Milling wheat gained most among grains this week, rising by about £2.50/t in the week to Friday (25 November) to average just over £142/t ex-farm for December.
The regional price range has widened to more than £20/t, from £135/t for full-spec breadmaking samples in the Dorset and Wilshire area to £157/t in Yorkshire and the North East, where the draw of the ethanol plants as a home for feed wheat is also pushing up milling wheat prices.
However UK milling premiums, at an average £9/t on full spec December grain, remain under pressure due to the quality of the 2016 harvest which has the highest proportion of wheat meeting milling specification in 13 years.
Feed wheat put on about £1/t to average £132/t for December, with the regional spread also widening, to between £126/t (North East Scotland) and £142/t in Yorkshire.
EU wheat exports have reached 9.4m tonnes so far this season, 9% higher than last year, but the relatively strong pound kept UK wheat uncompetitive.
It was home demand which kept price pushing slightly up this week.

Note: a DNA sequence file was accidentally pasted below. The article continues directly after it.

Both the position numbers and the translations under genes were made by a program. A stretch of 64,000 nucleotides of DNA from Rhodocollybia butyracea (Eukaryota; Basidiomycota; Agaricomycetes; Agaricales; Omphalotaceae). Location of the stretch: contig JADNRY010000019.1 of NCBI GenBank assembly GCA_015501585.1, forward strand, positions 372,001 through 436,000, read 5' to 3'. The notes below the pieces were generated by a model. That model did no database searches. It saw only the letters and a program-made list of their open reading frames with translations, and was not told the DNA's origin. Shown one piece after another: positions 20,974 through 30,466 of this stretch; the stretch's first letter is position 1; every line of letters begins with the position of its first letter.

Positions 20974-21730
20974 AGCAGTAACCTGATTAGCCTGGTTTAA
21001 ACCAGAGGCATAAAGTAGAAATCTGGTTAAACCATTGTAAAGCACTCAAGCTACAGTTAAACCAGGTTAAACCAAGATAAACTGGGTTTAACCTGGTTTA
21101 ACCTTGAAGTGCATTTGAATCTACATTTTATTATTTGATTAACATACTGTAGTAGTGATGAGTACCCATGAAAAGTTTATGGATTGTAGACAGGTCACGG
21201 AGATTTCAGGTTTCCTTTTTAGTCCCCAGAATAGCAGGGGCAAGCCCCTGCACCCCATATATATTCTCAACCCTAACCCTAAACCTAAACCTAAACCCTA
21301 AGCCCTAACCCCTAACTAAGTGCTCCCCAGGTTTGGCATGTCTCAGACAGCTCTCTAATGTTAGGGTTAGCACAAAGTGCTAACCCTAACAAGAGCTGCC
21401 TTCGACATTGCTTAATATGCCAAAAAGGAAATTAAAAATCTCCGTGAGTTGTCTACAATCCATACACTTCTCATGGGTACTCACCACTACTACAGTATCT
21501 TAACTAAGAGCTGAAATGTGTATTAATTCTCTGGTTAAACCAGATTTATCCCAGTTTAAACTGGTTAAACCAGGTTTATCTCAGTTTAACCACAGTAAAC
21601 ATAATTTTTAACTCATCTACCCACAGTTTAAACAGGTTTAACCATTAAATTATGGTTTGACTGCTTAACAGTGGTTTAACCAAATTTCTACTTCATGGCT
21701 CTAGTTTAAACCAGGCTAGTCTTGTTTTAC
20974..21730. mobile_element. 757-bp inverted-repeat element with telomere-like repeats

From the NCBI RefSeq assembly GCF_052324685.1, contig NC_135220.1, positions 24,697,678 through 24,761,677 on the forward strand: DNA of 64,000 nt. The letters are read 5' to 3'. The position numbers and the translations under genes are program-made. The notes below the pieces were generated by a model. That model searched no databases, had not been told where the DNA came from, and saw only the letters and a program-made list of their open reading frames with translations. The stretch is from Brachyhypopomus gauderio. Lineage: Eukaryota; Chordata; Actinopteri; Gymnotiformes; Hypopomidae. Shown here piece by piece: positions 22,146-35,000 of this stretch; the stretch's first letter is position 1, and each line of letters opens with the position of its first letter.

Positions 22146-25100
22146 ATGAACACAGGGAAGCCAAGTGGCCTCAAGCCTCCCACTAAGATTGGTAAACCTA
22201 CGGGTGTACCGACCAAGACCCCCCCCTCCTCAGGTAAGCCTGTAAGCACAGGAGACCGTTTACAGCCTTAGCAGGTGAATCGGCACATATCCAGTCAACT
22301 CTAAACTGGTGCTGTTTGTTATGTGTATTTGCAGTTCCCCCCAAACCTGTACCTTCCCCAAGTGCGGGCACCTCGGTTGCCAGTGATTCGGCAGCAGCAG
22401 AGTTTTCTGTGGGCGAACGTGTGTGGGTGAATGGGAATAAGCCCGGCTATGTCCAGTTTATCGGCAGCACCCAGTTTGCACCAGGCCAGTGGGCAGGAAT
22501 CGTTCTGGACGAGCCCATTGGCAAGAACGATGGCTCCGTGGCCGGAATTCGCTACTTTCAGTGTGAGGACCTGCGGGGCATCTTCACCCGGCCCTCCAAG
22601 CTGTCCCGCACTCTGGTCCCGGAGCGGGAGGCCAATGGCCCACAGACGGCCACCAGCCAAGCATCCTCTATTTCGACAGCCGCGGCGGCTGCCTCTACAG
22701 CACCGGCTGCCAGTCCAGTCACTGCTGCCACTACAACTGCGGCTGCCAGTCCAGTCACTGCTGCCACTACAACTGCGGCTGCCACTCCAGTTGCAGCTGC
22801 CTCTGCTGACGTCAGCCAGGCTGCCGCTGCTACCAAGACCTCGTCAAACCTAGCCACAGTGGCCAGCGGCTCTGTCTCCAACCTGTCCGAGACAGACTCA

UK feed wheat export values reached their highest premium over US maize in 17 months, said AHDB Cereals & Oilseeds.
Feed barley was steady at an average of £116/t ex-farm for December.
Factors pushing prices grain prices down:
- A 2017 global maize production forecast up 7m tonnes on the month to 1.04bn tonnes (971m tonnes in 2016) from the International Grains Council (IGC)
- IGC prediction for 2017 wheat production to rise to 749m tonnes against (37m tonnes in 2016, with total grain stocks rising to 504m tonnes compared with 475m tonnes in 2016)
- A 1m ha rise in the Russian winter cereals acreage to record high of 17.3m ha (14m ha of winter wheat)
- Australia’s expectation of a large wheat crop at 28-30m tonnes with harvest 40% complete
- Argentina expecting a five-year high in wheat output.